In my social circles, I was considered among the least likely person to contract the disease because, basically, I abandoned the circles. For four months I avoided all crowded driveway happy hours and cul-de-sac cocktail parties. I didn’t set foot inside my church even during the brief time it was open. I didn’t set foot inside a grocery store as my youngest daughter Mary Clare, who was quarantined with me for most of the summer, did all the shopping.

I wore a mask everywhere. I followed all the rules, but a couple of weeks ago I didn’t follow my instincts. I briefly let my guard down. The coronavirus came out swinging.

The weekend before my symptoms appeared, for the first time in four months, I met friends for two dinners at two socially distanced patio tables. Nobody is required to wear masks at the tables, so I removed my mask when I sat, as did my dining partners, and we left them off during the entire time we were at the table.

I didn’t do anything that was prohibited, right? I was just following the rules, right?

My guess is that I caught it there.

I’m angry not at the coronavirus, but at myself, because I should have known it doesn’t fight fair, because I was stupid enough to relax around it for even a second, and now my mistake could fester in my system forever.

Framed against the sports world of which I write, my illness has further convinced me that organized team sports played outside an NBA or NHL-style bubble don’t have a chance this fall.

This is why all of college football should follow the smart Pac-12 and Big Ten conferences and cancel their seasons. This is why the NFL should shut down training camps before they begin practicing in earnest. This is why baseball needs to get into a postseason bubble if it has any chance of crowning a champion.

I’ve written all this before, and so I write it again with feeling. It didn’t take much for COVID-19 to make my unexciting life hell. Imagine the increased risk for someone who actually hits and hugs and huddles and hangs out with other people?

The novel coronavirus is not a statistic. It’s not an agenda. It’s not a debate. COVID-19 is real enough to rise up and beat me senseless. We need to stop giving it license to do the same to others.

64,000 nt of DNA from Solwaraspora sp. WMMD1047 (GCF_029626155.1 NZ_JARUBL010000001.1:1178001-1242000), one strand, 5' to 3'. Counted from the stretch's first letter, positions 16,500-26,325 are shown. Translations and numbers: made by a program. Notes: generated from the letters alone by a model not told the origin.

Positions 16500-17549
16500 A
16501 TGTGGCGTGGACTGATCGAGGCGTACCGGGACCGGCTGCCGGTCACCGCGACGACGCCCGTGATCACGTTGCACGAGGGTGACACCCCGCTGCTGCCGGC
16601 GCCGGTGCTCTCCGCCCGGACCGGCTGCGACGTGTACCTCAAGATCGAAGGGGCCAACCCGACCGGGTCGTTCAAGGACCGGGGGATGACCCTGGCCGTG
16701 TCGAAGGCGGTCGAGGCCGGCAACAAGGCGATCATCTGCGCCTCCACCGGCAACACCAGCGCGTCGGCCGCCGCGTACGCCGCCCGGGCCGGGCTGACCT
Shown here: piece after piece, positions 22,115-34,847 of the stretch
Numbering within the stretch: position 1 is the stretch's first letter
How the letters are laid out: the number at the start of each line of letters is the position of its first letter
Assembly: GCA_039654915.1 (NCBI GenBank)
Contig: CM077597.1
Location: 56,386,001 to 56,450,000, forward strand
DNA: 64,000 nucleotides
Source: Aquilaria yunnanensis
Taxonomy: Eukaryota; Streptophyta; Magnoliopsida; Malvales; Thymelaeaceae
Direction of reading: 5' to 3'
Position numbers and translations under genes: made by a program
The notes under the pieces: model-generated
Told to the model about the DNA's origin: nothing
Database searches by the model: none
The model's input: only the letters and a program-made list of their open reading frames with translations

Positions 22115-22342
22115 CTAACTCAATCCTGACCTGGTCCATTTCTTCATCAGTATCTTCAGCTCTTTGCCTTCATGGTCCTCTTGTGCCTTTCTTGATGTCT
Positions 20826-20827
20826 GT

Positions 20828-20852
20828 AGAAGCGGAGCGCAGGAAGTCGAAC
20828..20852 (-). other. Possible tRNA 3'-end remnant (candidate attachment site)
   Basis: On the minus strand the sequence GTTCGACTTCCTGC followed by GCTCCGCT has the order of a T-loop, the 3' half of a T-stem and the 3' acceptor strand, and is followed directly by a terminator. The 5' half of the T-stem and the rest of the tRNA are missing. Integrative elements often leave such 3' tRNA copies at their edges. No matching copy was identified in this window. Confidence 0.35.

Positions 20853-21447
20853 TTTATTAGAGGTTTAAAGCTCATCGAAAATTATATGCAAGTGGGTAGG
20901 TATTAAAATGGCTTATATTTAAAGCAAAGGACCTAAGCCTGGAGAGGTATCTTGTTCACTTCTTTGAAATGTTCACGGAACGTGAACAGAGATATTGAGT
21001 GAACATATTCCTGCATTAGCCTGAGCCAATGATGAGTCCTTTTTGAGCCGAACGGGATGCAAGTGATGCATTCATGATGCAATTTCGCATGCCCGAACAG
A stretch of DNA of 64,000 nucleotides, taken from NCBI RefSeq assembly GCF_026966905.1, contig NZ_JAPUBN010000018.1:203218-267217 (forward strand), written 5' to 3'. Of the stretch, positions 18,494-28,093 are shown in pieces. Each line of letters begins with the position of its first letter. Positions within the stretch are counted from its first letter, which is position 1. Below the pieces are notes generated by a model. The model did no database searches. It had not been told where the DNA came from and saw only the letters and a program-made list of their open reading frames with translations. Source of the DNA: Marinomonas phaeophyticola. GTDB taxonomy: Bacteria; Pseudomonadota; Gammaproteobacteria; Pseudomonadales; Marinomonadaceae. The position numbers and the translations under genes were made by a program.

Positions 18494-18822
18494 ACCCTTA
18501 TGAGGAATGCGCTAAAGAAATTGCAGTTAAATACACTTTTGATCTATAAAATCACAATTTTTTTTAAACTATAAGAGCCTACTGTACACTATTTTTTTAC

latimes.com

__________

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gametv
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gametv(@gametv)
August 14, 2020 10:31 am

I am starting to believe that CV is going to get much worse before it gets better. I have been watching stats on this closely, mainly for investing purposes, and here is my thesis based on the data. While CV cases in California, Arizona, Florida and some of the other southern states have fallen in the past 2 weeks, after a big peak, we are currently in the hottest time of year, when the disease spreads less aggressively. Some of the northern states are not seeing declines, but are seeing cases and even positive percentages increase. So as we head… Read more »

PN4SC
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PN4SC(@pn4sc)
August 13, 2020 8:10 pm

Glad Plaschke recovered, but he is still a leftist turd, who thinks his fears override everyone else’s freedoms. It is still hard to believe the PAC 12 won’t be playing football, but considering how pathetic the leadership we have, It’s not really a surprise.After All, people under 18, who don’t die from this, or transmit the disease, can’t go to school.

redondob
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redondob(@redondob)
August 13, 2020 1:31 pm

Three members at my Southern California country club have caught it. Also three workers there have caught it. They haven’t disclosed outcomes due to privacy concerns.
Also know somebody who died from it. It is real.

ATL D.D.S.
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ATL D.D.S.(@atl-d-d-s)
August 13, 2020 7:08 pm
Reply to  redondob

People have died from the bad years of flu strains, also. Again, medically compromised need to watch themselves.

gametv
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gametv(@gametv)
August 13, 2020 1:07 pm

I’ve had 3 close relatives that caught it. The young one got over it in a week and it was no more than a pretty bad cold, the two mid-ages one were hit harder, with the female not going to the hospital and the mid-aged male with a missing gall bladder in the hospital for a week, bad enough that he was not sure if he would make it.

All have survived, but it is definitely not a joke and you never know if you are one of the people whose body cant fight it off.

Steveg
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Mt Rushmore
Steveg(@steveg)
August 13, 2020 12:37 pm

It is obvious that when you have had it your point of view can change quickly. So far so good for myself and family. I still do not know anyone who has had it. Going into fall worried about getting a virus instead of an upcoming game just flat out sucks. One thing I cannot figure out is how will it all work out if 2 or 3 conferences play anyway.

ATL D.D.S.
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ATL D.D.S.(@atl-d-d-s)
August 13, 2020 12:08 pm